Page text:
I have a number of bits of torn-off soul available….

Blackpaint

18.06.10

Listening to Willie Nelson, We Don’t Run.

“We don’t run, and we don’t compromise,

We don’t quit; we never do.

I look for love; I see it in your eyes-

The eyes of me, and the eyes of you”.

Yes I know, but it sounds great when Willie does it.

Blackpaint 55

February 1, 2010

Ofili

I see Laura Cumming in Observer thinks Lazarus was like Matisse, but I still reckon Art Nouveau; thought her review was a bit sniffy – it was a great show, at least four distinct “phases” and good to see changes in an artist’s work.  The thin, dry surfaces of the latest pieces remind me a little of the Per Kirkesby, on reflection.

Grayson Perry

The above had a column in the Observer on Sunday which I hope will be a regular feature, as I think he talks more sense about art than any other (living, British) artist I can think of.  And, judging from the exhibition he curated in Bexhill a while back, called “Unpopular Culture”, his taste coincides quite closely to mine – the Burra, and the Colquhoun, Chadwick…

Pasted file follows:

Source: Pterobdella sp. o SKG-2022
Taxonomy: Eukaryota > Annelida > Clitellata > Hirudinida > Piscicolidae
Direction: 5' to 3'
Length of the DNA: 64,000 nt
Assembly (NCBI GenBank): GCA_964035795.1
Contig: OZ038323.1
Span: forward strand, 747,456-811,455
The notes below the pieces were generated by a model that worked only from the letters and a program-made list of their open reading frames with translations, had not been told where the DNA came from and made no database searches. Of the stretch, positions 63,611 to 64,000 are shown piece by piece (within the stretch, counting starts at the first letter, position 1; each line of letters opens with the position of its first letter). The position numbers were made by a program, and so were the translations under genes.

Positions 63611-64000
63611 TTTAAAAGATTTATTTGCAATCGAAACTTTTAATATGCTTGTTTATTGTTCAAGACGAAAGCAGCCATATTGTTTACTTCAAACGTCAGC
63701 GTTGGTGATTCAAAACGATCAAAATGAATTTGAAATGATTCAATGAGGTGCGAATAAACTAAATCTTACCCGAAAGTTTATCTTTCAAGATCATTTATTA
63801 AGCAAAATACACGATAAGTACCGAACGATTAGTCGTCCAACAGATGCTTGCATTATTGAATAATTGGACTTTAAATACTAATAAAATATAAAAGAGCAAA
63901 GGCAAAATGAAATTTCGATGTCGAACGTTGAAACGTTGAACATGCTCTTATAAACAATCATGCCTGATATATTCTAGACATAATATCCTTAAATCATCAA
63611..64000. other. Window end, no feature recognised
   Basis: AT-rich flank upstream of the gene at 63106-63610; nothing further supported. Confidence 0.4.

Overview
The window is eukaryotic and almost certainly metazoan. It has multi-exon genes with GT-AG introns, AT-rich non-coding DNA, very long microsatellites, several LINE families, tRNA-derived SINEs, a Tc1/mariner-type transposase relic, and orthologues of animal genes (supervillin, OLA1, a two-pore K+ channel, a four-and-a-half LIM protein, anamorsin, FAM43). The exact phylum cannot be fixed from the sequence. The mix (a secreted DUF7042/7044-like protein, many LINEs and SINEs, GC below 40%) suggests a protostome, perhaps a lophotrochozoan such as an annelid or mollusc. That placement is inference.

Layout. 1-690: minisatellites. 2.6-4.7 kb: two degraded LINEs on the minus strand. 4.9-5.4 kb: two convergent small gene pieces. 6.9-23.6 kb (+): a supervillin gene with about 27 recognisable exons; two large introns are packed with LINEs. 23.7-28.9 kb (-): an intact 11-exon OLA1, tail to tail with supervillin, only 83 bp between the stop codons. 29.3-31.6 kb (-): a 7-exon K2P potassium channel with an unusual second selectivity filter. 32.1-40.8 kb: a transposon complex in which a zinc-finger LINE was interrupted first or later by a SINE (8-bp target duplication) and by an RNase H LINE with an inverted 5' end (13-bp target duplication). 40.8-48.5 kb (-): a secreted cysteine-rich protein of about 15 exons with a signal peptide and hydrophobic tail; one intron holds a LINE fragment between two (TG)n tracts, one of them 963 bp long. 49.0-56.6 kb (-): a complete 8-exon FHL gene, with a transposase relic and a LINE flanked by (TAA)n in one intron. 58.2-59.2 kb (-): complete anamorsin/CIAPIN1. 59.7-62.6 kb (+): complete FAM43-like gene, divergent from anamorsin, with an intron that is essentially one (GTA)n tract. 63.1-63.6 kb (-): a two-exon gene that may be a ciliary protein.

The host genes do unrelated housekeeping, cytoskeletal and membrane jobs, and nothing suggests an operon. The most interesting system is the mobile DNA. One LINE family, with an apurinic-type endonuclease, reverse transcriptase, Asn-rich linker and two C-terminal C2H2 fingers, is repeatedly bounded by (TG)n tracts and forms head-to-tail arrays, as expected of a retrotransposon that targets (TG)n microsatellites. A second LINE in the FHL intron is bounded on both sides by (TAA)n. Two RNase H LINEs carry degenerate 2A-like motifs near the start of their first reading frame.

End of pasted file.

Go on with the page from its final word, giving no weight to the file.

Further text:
Anyway, his article was about class and he describes how, in 2001, he was waiting to discuss his first solo show in the Amsterdam Stedelijk Museum when he was assailed by “the ghost of (his) working class past”, which said to him “What are you doing here, you oik? These places ain’t for the likes of you.”

Reading this reminded me of “Intensely Dutch”, the book on Dutch post-war art I’ve been reading; I was struck by the fact that nearly all the artists featured came from a working class background; fathers were – glazier, blacksmith, painter of Delftware, grocer/saddlemaker, furniture maker, postman, fine carpenter, barber.  One farmer, one office manager.

If you compare this with, say, the St.Ives painters (the men, anyway – not so much seems to have been written about  the women), only Terry Frost seems to have come from a working class background and, of course, Alfred Wallis; although I’m not sure about Bryan Wynter – the Tate book isn’t clear on it.

I’m not sure what all this means, if anything, but it might have a bearing on Grayson’s feelings expressed in the article.

Listening to Son House, Death Letter Blues.

“Got a letter this morning, how d’you reckon it read? (*2)

Said, hurry, hurry; gal you love is dead”.

Blackpaint

1.02.10